NOMPU SIZIBA: So, on the supply side, the retail manufacturer and retail outlet side, obviously they operate in a very competitive terrain. So, what do you see as their challenges, and what they are having to do in order to keep their heads above water?
RONELL PATHER: As I mentioned before, low prices are just not going to cut it. They need to be constantly innovating from the manufacturers’ perspective in terms of the products that they offer to the shopper, and additionally retailers. We see larger retailers now are constantly renovating their stores, trying to make the shopping experience more intrusive, to keep that shopper coming back – and not just coming back but spending more in store as well.
NOMPU SIZIBA: How important are things like loyalty cards?
RONELL PATHER: Loyalty cards are important. I think they are very important for the retailers and manufacturers, because they get the data from the shoppers. That almost completes the reason why you shop at that retailer, having that sense of belonging to that retailer. I have a Smart Shopper card, and you see Checkers now with the Xtra Savings [card]. But it’s important to offer value and not just swiping a card each time you buy a basket of goods.
NOMPU SIZIBA: That’s true. The reason I ask that is because all of them now have loyalty cards of one sort or another. I have a few loyalty cards in my purse, so I’m not really very loyal. I’m going to try and get the best that I can when I go for my retail experience.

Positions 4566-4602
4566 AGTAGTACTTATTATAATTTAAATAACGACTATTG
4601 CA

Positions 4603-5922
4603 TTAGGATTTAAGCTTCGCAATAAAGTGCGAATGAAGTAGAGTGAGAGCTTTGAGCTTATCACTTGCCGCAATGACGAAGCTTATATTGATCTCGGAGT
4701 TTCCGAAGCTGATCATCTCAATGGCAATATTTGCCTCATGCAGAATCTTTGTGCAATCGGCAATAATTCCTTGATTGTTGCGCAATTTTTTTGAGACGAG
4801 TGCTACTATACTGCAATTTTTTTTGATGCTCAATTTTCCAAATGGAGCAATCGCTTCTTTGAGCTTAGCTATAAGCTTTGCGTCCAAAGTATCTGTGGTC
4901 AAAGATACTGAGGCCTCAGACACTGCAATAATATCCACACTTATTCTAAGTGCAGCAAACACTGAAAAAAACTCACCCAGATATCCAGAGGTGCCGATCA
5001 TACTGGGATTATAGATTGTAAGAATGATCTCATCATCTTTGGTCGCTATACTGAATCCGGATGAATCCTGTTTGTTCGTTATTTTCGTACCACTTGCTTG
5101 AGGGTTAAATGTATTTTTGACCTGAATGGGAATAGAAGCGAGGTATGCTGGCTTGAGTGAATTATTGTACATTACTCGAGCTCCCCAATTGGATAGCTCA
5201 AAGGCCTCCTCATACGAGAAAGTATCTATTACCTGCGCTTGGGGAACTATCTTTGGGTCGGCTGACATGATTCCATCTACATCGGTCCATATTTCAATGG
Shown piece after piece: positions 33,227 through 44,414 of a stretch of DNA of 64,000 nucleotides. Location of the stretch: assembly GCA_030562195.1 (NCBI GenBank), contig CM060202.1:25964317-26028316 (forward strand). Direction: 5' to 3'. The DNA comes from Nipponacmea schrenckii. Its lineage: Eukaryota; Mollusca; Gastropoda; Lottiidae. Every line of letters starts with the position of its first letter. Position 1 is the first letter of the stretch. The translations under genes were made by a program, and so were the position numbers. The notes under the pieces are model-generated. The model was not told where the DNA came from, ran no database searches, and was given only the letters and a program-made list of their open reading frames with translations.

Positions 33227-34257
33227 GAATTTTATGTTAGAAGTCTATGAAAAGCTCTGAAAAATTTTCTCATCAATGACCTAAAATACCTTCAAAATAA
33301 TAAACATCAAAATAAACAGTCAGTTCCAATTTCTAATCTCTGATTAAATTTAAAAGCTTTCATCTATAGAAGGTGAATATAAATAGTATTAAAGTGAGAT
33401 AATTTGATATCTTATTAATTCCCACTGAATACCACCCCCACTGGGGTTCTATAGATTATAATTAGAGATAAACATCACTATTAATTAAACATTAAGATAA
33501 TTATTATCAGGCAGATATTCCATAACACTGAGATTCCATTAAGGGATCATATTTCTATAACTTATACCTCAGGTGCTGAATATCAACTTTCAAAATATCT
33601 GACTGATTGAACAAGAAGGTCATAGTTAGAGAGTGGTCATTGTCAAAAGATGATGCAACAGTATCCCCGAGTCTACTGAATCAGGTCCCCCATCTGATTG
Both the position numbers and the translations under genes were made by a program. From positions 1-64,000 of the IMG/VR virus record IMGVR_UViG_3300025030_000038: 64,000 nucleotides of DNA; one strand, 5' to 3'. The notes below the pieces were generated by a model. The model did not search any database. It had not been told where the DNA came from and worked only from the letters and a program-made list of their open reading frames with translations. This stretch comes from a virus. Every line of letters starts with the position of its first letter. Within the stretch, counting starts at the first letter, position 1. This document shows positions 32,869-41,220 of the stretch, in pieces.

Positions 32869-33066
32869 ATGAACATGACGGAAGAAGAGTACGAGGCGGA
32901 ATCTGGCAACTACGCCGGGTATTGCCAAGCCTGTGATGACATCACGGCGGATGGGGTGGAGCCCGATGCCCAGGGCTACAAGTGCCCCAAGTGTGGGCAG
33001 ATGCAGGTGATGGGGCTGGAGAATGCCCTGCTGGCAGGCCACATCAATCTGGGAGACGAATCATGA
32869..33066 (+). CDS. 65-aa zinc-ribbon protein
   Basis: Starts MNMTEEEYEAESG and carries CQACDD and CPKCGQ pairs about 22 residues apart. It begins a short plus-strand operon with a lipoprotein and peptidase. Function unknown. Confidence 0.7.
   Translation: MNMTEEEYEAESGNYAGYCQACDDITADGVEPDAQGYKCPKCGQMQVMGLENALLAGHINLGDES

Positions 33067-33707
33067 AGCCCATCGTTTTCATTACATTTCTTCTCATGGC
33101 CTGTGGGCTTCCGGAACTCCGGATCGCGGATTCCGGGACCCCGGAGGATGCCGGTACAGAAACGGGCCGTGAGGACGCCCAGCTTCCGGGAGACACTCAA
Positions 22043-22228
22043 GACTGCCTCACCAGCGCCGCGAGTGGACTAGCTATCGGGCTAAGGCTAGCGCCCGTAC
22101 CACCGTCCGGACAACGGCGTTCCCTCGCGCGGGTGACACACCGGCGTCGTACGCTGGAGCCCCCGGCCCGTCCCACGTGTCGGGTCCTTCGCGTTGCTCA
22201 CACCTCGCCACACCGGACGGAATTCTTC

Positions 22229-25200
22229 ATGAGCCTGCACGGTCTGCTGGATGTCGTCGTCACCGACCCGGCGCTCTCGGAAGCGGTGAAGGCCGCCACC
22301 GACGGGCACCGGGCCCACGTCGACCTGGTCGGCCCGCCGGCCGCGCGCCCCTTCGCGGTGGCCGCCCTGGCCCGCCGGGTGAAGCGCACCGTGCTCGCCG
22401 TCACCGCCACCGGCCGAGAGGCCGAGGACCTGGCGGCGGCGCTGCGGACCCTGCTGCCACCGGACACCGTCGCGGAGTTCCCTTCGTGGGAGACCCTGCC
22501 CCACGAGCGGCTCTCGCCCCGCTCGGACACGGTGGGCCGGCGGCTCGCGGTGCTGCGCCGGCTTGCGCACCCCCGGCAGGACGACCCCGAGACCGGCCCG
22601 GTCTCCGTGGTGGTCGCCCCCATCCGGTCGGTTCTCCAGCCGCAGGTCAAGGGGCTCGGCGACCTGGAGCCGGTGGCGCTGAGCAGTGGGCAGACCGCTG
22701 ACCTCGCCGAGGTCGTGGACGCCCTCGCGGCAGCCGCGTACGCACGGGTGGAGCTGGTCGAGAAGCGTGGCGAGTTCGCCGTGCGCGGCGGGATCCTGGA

RONELL PATHER: We know that shoppers have a repertoire of two to three stores to complete their purchases on any given week or month. It just depends on what you are offering them that, that gets them to buy into that loyalty card or promotion that you are running. So you have to give them a compelling reason to swipe that card or to buy that basket.
NOMPU SIZIBA: Ronell, what about shopping malls? South Africa has so many, and we’ve learnt this year that it’s a tough environment for many property companies, with vacancies rising in some places. What are your thoughts there? Could we see some sort of consolidation happening in that sector? And, if you do need to reduce the number of malls, how would you repurpose them, and what would you repurpose them for?
RONELL PATHER: I see strip malls being a bit more relevant, where it comes back to the whole convenience relevance. So, as opposed to going into a massive mall where you have to find parking, and then find the stores that you need to get to, be it the pharmacy plus a retailer, a grocery store, and then even one more store that you need to complete your basket of purchases at, strip malls are a bit easier. To even out, you maybe have your farmer retailer, your supermarket and perhaps your wholesaler that you usually buy from – and you go in and out. So, I think convenience plays a huge role there, and strip malls are becoming more relevant.
RONELL PATHER: Ronell, a pleasure talking to you. Thank you so much.